The Role of Big Society Capital in boosting Social Investment
On 4th April 2012 Big Society Capital was launched with funding of £600m, primarily from 15 year old dormant acccounts in the banking sector. At the launch of the Big Society Capital fund David Cameron said:"this is about supplying capital to help society expand. Just as finance from the City has been essential to help businesses grow and take on the world, so finance from the City is going to be essential to helping tackle our deepest social problems." Sir Ronald Cohen, the Chairman of Big Society Capital added: 'Big Society Capital aims to transform the flow of capital into the social sector and to boost significantly its ability to improve people's lives.'
As with all things this is easier said than done. While £600m seems a lot of money in the context of Britain's social problems it is not. This fund is really about creating an environment in which far greater amounts of capital can be directed towards solving social problems, both because people want to help and because there is a financial case to do so. More recently Lord Hodgson in the House of Lords when considering the wider challenges that this poses asked "how can we help the social impact butterfly break out of its chrysallis," adding that "it may take a generation to deliver".
Social Investment ranges from dealing with homelessness to re-offending rates of ex prisoners and today a range of innovative investment products are due to come to the investment market which aim to provide financial returns from dealing with the causes of social problems, rather than treating the symptons. However there are many challenges in raising the required capital as the report highlights.
About the Report - 'Financial Planners as Catalysts for Social Investment'
Introducing the report on the 13th June and putting it into context Antony Elliot of The Fairbanking Foundation explained how prevous research indicated that 40% of wealthy individuals have an IFA (Independent Financial Adviser) and thus how important the IFA is in helping to bring into reality David Cameron's vision. There are 7 recommendations made by the report, but three stood out in driving private investors to seriously consider the Social Investment or Impact Investment market. These were:
1). Defining the Social Impact Pot
There is clearly a challenge in helping investors understand what Social Investment, or Impact Investment, is and how it fits into an individual's financial strategy. For most private investors their primary concern will be how much can I afford to risk? The report challenges investors and financial planners to start to redefine their financial strategy and look at dividing their wealth between three different pots - the charity pot, the Social Investment pot and the Investment pot. This goes to the heart of the advice process and asks investors and financial planners to redefine how they look at wealth and how they arrive at their financial plan.
2). Clarifying and softening regulation to allow for Social Investment
There are many rules around the promotion and marketing of products to the private investor which are prohibitive to the development of the Social Investment market. IFAs are becoming more and more aware of the compliance implications of recommending products deemed to be higher risk products such as UCIS (Unregulated Collective Investment Schemes). Indeed many IFAs are prevented from recommending a UCIS by their compliance department. The point was raised at the launch of the report that while it is possible for a person on the street to give all of his money away to charity without any regulatory implications, it is not possible to make an investment for social reasons, with the possibility of getting your money back. Clearly in order to move capital into the 'Socail Investment' market government needs some joined up thinking around this regulatory point and new solutions need to be found which recognise much more fullly 'social' motivations for investment as apart from financial.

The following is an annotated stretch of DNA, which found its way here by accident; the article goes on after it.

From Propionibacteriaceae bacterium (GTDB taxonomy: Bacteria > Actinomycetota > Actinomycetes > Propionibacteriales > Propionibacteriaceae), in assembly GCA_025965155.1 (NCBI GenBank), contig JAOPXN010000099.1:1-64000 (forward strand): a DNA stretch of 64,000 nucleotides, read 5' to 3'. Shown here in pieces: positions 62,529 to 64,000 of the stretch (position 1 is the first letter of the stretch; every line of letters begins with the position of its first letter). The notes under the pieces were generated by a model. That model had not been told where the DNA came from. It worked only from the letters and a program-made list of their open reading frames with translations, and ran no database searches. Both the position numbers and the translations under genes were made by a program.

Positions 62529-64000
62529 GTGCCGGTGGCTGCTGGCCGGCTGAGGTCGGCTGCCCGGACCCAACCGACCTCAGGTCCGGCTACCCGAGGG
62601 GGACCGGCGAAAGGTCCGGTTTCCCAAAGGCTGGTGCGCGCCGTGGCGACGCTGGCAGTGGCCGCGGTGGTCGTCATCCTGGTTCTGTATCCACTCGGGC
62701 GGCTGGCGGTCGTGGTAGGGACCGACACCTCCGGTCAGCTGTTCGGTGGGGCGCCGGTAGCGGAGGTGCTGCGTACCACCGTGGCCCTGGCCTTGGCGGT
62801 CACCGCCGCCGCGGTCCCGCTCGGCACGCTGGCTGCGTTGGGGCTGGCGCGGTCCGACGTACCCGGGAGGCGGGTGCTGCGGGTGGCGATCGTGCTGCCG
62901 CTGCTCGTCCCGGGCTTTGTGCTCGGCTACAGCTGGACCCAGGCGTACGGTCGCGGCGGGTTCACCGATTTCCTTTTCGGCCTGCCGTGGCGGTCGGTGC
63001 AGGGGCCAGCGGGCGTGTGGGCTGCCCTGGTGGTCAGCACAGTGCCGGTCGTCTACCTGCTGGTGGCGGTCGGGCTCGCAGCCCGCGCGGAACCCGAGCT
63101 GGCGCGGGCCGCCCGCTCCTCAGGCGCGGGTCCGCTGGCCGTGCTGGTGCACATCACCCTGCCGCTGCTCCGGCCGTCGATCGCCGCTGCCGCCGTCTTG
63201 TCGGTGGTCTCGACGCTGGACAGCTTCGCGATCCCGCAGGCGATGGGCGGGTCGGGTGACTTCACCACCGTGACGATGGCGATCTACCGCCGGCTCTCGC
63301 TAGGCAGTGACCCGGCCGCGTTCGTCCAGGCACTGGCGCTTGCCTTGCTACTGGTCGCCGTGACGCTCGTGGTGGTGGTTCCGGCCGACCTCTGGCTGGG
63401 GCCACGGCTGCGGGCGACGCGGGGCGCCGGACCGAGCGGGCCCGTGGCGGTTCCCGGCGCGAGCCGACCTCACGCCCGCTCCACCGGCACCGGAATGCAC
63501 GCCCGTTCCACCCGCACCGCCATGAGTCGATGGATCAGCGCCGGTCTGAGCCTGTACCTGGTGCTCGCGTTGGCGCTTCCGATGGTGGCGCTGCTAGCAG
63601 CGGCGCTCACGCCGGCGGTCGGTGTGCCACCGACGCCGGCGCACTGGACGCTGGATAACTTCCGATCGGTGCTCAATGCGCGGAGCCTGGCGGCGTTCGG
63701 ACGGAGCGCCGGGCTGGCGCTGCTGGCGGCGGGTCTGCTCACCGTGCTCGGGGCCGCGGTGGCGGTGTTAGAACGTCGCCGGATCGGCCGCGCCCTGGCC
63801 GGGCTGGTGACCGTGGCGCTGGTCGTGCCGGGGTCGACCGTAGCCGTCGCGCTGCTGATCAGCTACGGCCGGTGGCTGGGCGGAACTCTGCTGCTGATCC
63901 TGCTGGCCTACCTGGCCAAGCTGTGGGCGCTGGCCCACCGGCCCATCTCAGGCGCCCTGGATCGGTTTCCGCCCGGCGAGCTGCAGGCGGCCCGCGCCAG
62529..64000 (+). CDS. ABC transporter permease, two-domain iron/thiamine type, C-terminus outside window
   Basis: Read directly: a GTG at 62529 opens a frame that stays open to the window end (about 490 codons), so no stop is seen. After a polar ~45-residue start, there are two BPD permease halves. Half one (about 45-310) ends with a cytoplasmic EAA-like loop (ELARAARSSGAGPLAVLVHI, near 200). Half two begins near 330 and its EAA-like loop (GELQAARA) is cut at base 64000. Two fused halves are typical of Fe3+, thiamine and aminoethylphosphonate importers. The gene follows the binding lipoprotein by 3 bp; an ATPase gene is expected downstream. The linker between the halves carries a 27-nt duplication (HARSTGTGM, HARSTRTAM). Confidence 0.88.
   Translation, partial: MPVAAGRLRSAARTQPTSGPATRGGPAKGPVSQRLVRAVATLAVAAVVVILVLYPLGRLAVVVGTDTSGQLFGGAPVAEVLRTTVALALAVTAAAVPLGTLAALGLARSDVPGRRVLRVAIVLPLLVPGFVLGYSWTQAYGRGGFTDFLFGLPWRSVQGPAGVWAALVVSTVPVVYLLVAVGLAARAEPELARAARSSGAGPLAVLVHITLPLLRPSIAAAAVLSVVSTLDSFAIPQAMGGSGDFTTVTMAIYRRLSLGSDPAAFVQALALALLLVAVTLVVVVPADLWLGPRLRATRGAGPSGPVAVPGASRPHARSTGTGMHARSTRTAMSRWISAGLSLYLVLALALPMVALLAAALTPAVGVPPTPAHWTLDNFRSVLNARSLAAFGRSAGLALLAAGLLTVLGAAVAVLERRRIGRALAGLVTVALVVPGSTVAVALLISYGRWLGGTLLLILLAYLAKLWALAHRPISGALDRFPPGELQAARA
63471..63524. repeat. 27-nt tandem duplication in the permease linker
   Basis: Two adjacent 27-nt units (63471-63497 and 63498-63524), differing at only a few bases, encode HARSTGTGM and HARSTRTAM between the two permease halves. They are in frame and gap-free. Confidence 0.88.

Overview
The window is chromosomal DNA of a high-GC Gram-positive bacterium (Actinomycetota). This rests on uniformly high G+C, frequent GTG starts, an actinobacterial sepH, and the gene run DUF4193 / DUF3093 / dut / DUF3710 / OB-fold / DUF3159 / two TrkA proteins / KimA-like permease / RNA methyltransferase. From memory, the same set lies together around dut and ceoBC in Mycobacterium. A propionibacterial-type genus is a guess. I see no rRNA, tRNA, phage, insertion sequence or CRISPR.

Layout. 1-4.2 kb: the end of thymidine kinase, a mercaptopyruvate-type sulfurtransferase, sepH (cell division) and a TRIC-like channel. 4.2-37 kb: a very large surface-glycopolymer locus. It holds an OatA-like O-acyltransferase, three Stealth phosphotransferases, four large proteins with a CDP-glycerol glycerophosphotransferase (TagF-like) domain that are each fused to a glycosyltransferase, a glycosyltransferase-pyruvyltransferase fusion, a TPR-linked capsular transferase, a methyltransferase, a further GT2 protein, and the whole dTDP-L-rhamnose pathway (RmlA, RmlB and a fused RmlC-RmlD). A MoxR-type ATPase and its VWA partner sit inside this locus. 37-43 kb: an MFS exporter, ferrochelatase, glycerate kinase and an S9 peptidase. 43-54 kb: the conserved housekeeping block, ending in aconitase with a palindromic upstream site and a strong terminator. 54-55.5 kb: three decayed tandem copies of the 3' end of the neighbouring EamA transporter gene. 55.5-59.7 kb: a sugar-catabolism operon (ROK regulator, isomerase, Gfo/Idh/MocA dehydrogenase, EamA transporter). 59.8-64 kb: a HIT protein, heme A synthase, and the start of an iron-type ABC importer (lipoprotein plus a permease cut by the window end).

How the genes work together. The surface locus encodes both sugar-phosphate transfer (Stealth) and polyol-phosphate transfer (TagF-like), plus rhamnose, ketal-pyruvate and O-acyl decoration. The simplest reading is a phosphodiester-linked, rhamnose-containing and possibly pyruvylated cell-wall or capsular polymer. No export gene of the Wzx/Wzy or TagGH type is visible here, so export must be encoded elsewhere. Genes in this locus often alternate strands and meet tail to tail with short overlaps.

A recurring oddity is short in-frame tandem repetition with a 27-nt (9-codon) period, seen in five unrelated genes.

3). Providing Tax incentives
The report calls for government to introduce tax incentives around Social Investment. Government are all too aware of the real driver that tax breaks can provide to investment. In 2011/2012 George Osborne increased the tax breaks to Enterprise Investment Scheme investors from 20% income tax relief to 30% to encourage greater investment into new start up companies. In order to really give Social Investment a boost David Cameron really needs to get some buy in from the Treasury to encourage private investment into the Social Investment world.
What role for Financial Planners and Private Investors?
While financial planners cannot alter today the regulatory or tax environment it is important that they understand their clients and help them achieve their goals. The report draws reference to the FSA (Financial Services Authority) initiative known as TCF (Treating Customers Fairly). It is important for financial planners to understand the Social Investment market and perhaps to ask some extra questions of clients in the fact find, or discovery process. The report provides a proforma questionnaire to help financial planners do this and establish if there is a client need. David Thomson, Director of Policy and Public Affairs at the Chartered Insurance Institute, at the launch said it is key that our members understand "how this might play a part in the financial planning profession". While Nick Cann, Chief Executive of the Institute of Financial Planning said this type of advice "was a natural transition to where financial planners were moving".
For private investors it is perhaps a little more simple - What do you want to do with your money?